Posted by Irina Yastrebova on Thursday, May 14, 2015 06:32 PM
I would like to discuss a topic that I never hear about in the magazines. May be I am looking in the wrong ones
but the bottom line very rarely I hear a good advice on the subject. The topic is hysterics in horses. The behavior when it looks and feels like
a horse lost it's mind and acting crazy or about to act crazy. Whatever triggered this response is not so important. It can be a new situation,
separation from a herd, or other event that made a horse very upset, worried and just plain panicky. We all come across such behavior once
in a while, hopefully, not very often. It is very dangerous situation. It is in fact can be so dangerous that horses are shot to stop the panic when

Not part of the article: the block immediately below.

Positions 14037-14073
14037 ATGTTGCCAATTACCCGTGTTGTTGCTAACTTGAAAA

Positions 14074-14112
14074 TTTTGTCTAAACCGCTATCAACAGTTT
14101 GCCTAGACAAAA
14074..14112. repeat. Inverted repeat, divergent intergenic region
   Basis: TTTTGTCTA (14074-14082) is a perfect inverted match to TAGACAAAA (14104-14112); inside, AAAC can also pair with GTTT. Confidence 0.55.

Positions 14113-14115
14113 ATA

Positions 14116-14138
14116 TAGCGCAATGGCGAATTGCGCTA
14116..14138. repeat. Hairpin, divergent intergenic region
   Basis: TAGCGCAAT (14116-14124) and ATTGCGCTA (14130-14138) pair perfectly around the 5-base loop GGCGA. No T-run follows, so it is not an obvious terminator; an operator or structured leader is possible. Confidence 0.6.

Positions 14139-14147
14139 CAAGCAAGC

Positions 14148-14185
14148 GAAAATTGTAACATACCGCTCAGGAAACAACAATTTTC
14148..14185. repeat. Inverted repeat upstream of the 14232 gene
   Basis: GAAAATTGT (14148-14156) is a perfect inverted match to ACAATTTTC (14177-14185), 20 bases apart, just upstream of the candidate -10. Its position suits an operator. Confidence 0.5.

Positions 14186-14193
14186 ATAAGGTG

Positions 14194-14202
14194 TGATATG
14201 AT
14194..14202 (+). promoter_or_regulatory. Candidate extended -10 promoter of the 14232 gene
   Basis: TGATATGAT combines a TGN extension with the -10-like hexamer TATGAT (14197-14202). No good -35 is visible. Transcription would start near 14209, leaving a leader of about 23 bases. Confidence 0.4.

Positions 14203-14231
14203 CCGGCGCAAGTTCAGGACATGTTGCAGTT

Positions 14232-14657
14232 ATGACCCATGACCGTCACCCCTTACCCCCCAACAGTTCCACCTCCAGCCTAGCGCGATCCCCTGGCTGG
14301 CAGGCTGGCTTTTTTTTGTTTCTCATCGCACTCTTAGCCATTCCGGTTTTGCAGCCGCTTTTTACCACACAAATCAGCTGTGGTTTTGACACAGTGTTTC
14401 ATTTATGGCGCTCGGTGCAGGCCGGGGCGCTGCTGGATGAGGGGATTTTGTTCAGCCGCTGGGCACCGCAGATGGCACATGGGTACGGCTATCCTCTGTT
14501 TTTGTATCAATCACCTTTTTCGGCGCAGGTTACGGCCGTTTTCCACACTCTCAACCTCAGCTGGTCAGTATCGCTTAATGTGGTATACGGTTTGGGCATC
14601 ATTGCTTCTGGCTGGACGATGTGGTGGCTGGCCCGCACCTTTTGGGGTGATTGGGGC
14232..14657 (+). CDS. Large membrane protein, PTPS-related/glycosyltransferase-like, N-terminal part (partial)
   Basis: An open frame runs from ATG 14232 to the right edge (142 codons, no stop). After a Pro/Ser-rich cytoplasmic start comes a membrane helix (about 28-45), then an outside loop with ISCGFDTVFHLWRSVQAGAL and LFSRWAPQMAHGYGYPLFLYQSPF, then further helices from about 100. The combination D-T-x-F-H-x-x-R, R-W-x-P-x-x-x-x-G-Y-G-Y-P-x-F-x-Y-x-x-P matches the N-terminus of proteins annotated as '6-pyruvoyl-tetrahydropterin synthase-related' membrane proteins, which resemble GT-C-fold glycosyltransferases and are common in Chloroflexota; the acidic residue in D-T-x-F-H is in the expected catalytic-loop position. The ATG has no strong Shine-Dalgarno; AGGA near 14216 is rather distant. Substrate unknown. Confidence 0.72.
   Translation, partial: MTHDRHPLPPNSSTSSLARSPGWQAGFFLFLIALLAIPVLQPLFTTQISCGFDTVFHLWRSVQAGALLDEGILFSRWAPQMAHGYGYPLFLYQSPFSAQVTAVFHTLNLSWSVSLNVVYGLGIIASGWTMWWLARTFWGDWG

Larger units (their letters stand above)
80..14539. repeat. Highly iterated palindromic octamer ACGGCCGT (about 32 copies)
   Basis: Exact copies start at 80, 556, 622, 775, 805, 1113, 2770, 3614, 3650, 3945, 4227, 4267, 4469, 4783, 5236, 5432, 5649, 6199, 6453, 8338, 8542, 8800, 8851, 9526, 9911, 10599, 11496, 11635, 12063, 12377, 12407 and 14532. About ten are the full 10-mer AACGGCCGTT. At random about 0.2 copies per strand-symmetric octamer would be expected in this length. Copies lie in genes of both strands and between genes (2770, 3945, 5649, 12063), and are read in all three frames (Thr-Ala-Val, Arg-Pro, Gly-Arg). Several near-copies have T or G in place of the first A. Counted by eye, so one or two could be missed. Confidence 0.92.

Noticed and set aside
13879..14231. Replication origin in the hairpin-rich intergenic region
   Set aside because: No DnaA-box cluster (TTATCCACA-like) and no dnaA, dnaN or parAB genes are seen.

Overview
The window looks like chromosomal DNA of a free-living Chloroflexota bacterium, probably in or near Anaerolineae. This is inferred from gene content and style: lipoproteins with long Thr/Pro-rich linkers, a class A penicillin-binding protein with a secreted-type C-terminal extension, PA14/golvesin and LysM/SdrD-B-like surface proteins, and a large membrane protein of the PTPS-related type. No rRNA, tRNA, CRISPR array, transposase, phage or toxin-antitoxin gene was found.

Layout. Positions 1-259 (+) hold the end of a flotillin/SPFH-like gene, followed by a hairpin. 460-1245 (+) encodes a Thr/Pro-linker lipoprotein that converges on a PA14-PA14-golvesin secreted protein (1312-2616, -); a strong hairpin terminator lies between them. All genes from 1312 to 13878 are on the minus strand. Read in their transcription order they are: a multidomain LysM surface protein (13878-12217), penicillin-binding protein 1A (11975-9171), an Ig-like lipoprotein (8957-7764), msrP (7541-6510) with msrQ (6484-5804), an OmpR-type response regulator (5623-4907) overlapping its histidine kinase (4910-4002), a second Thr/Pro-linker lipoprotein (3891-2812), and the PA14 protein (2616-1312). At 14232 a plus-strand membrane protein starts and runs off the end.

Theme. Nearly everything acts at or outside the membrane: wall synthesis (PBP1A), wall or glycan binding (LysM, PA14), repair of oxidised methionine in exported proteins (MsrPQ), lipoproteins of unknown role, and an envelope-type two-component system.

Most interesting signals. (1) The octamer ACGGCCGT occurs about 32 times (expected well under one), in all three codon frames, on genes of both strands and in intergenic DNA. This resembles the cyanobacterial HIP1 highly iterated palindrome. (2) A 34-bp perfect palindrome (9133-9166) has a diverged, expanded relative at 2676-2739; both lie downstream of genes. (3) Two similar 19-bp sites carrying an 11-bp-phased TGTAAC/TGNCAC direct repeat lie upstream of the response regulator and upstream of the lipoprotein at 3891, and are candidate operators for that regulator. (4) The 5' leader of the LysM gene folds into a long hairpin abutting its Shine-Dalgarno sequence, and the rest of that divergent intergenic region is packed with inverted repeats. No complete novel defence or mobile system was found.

it involves a plane and it happens during a flight.
All horses can get very worried and upset when put into very unfamiliar situation. And our job is actually to gradually train them and expose them to many
different situations and environments. Sometimes horses are not completely panicking they are just really on high drive and such an alert mode they are
close to panic. This happens quite often, especially, with young horses. And very often the trigger can be lessened, or removed to
gradually expose the horse to it until they know. Or, leave the horse alone with a trigger until they calm down (saddling and leaving a horse in a round pen to deal with it).
However, there are times when it is impossible to remove the trigger like a flight on a plane.
Very often when a horse becomes very worried handlers and riders try to calm the horse down by talking to it smoothly, stroking their necks, etc. These are
good responses when the worry is very small and the horse trusts and knows the handler and starts to respond fairly quickly. However, many riders/handlers continue